Gabe Bodner, Gabe Bodner of The Bodner Team

Gabe Bodner

Adult children, along with other heirs, can make or break your overall retirement. Over the years, I have met with clients who dread discussing their finances with their adult children and do not ever involve them in their retirement plans. On a personal level, I certainly understand why parents do not want to include their children as they either do not want the children to worry, or they do not want the children to ultimately know the nitty-gritty details of their finances. However, this eventually becomes a family “issue” when the older parents can no longer care for themselves, or they can no longer manage their finances, or worse, when they run into financial difficulties. Inevitably this will become your heir’s issue to deal with upon your passing anyway. 

 Therefore, I almost always recommend that we include the adult children, other family members that will ultimately become the Executor of the estate, or the beneficiaries in the overall Retirement Mortgage Planning discussions. These adult children and other family members can certainly help provide you with the emotional support that is needed but also be another set of eyes and ears to ensure that the plan that we put together helps to achieve not just your short-term goals but also your long-term goals including legacy planning. 

When evaluating your goals and your legacy planning, home equity can and should be part of the overall conversation. However, it should not be viewed as an automatic “gift” to your heirs upon your passing. There are many reasons that you should consider utilizing some of your home equity during retirement and not leave it all behind for your heirs.  

Home Equity can be a very powerful asset to tap into during retirement for many reasons. In general, home equity is one of the few assets that you are not required to pay income taxes on when you take the equity out of your home, like when utilizing a reverse mortgage*. This is again a unique advantage compared to other assets like a 401K, stocks, or a traditional IRA which are all taxable*. Additionally, home equity is typically referred to as an illiquid asset, meaning that you cannot access the money very easily. Most people believe that you cannot access your home equity unless you sell your home. However, a reverse mortgage allows you to access some of your home equity without having to sell your home, and still maintain ownership and occupancy of your home. Plus, you are not required to make a monthly mortgage payment of principal and interest when you access your equity with a reverse mortgage (you are still required to pay your property taxes, and homeowner’s insurance and maintain your home). On top of all that, you can still pass your home on to your heirs when you are gone.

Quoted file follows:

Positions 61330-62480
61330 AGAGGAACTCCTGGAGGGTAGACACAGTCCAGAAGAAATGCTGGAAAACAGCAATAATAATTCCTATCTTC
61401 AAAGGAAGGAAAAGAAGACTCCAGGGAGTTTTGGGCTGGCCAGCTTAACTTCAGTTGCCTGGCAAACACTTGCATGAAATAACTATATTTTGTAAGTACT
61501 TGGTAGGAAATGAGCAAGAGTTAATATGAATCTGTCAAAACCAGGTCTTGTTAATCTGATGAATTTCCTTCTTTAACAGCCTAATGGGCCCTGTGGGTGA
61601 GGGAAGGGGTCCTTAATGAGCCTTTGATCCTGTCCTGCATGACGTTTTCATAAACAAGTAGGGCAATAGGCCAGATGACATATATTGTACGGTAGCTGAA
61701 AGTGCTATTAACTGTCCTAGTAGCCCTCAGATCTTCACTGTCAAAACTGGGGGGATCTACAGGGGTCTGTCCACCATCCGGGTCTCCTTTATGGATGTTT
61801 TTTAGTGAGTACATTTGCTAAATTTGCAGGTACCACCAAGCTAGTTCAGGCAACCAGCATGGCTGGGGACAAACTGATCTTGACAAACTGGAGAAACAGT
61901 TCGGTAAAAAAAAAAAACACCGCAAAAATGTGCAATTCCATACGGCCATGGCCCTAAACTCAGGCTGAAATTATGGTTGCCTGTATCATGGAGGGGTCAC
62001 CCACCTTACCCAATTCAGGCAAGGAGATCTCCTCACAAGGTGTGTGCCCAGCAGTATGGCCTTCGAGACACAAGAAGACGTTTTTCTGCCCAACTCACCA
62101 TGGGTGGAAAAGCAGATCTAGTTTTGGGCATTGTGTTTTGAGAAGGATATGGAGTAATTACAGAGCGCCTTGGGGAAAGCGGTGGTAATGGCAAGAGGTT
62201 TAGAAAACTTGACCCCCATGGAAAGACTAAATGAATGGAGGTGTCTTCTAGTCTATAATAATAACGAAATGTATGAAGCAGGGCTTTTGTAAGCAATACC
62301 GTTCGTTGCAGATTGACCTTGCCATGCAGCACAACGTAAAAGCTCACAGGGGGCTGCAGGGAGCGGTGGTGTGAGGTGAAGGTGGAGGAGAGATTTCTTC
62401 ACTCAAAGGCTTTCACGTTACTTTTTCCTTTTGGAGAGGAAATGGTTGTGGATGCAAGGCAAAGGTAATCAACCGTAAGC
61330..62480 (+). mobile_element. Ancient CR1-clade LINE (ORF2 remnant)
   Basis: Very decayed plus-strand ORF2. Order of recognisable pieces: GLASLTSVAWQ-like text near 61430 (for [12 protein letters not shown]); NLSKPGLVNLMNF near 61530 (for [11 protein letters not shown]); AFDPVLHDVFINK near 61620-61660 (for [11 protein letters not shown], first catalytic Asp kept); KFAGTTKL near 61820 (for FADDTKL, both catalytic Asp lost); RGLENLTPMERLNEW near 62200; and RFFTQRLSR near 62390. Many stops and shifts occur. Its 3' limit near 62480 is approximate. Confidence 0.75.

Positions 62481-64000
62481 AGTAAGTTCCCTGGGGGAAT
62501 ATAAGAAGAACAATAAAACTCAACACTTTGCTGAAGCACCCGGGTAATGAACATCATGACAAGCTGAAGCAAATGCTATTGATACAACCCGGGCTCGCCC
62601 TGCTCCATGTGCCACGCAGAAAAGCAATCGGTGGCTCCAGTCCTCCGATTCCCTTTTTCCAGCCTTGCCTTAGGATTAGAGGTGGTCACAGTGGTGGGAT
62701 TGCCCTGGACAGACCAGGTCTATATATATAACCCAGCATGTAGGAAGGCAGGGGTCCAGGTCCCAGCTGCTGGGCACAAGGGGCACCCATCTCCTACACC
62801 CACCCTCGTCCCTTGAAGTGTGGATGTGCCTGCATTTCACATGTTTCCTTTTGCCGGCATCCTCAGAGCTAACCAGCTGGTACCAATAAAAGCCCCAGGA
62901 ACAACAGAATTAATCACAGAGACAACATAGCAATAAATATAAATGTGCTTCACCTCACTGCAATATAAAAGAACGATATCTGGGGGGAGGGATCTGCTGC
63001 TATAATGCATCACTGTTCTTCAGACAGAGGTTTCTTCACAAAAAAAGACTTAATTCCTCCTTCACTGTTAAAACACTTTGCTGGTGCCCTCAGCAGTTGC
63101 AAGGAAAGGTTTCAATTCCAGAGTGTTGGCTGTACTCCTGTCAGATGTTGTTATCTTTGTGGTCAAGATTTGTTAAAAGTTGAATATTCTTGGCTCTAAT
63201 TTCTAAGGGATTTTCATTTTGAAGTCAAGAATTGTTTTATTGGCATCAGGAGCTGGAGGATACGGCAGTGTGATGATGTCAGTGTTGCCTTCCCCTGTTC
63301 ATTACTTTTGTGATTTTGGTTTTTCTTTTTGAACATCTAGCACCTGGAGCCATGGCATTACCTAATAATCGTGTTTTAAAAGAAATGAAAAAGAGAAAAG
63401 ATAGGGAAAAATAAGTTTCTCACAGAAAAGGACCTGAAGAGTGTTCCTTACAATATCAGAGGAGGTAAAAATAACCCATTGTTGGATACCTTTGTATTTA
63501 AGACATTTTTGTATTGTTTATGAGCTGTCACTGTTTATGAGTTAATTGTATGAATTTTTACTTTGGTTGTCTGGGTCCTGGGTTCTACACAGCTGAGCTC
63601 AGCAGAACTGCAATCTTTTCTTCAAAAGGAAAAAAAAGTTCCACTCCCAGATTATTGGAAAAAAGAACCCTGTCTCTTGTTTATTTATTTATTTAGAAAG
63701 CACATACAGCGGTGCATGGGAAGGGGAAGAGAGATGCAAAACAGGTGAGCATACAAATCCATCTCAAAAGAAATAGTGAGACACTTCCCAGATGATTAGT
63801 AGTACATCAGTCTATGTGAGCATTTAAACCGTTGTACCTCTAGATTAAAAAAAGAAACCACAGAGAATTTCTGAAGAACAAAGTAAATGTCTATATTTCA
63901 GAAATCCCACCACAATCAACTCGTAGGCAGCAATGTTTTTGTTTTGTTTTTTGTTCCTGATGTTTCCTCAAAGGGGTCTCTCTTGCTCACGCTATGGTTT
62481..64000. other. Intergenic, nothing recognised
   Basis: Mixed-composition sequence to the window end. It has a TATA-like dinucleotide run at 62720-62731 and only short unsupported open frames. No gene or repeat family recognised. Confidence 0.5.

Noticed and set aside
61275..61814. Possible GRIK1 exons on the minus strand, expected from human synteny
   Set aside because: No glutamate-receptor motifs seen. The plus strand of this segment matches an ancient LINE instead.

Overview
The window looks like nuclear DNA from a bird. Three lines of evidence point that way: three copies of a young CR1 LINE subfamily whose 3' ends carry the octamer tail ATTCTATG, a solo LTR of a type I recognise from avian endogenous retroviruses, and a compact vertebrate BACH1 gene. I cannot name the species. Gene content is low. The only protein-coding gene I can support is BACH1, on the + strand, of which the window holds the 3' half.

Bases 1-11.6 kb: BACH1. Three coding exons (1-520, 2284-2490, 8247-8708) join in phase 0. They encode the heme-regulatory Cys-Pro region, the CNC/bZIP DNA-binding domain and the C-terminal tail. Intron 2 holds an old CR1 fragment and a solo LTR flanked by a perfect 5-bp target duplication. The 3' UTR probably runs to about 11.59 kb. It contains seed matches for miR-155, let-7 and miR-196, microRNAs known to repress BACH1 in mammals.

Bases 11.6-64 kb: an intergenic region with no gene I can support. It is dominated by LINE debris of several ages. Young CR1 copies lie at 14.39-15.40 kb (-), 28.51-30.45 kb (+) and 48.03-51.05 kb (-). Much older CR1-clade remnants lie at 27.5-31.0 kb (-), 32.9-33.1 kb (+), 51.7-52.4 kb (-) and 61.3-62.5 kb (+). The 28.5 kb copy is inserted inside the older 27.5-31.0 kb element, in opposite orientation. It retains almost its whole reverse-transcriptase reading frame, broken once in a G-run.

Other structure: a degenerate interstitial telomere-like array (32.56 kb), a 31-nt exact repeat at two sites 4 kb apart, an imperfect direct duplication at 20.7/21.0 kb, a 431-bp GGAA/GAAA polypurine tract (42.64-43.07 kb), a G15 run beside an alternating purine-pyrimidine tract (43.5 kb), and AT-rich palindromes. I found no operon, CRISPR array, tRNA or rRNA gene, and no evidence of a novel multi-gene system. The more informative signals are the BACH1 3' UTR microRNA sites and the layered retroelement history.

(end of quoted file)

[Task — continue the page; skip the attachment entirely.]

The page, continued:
When we discuss your legacy goals, we also evaluate what your children’s needs and goals are as well. If you have more than 1 child, when you pass away, your heirs will likely sell your home (this is true 99% of the time) because they will likely not move into your home together when you are gone. Therefore, they will sell your house and pay off any mortgage that you have on your home, and they will inherit the remaining equity then. Plus, they will get a step up in tax basis as well which is another great tax benefit* that you get to pass onto your heirs when you age in place and utilize a reverse mortgage as well. 

* This is not considered tax advice. You should consult a tax advisor for tax-specific advice and guidance.

By Gabe Bodner Gabe is a retirement mortgage planner and licensed mortgage originator in Colorado. Gabe utilizes the latest research from the top researchers to assist his clients in living for today and planning for tomorrow. To reach Gabe, call 720.600.4870, e-mail [email protected] or visit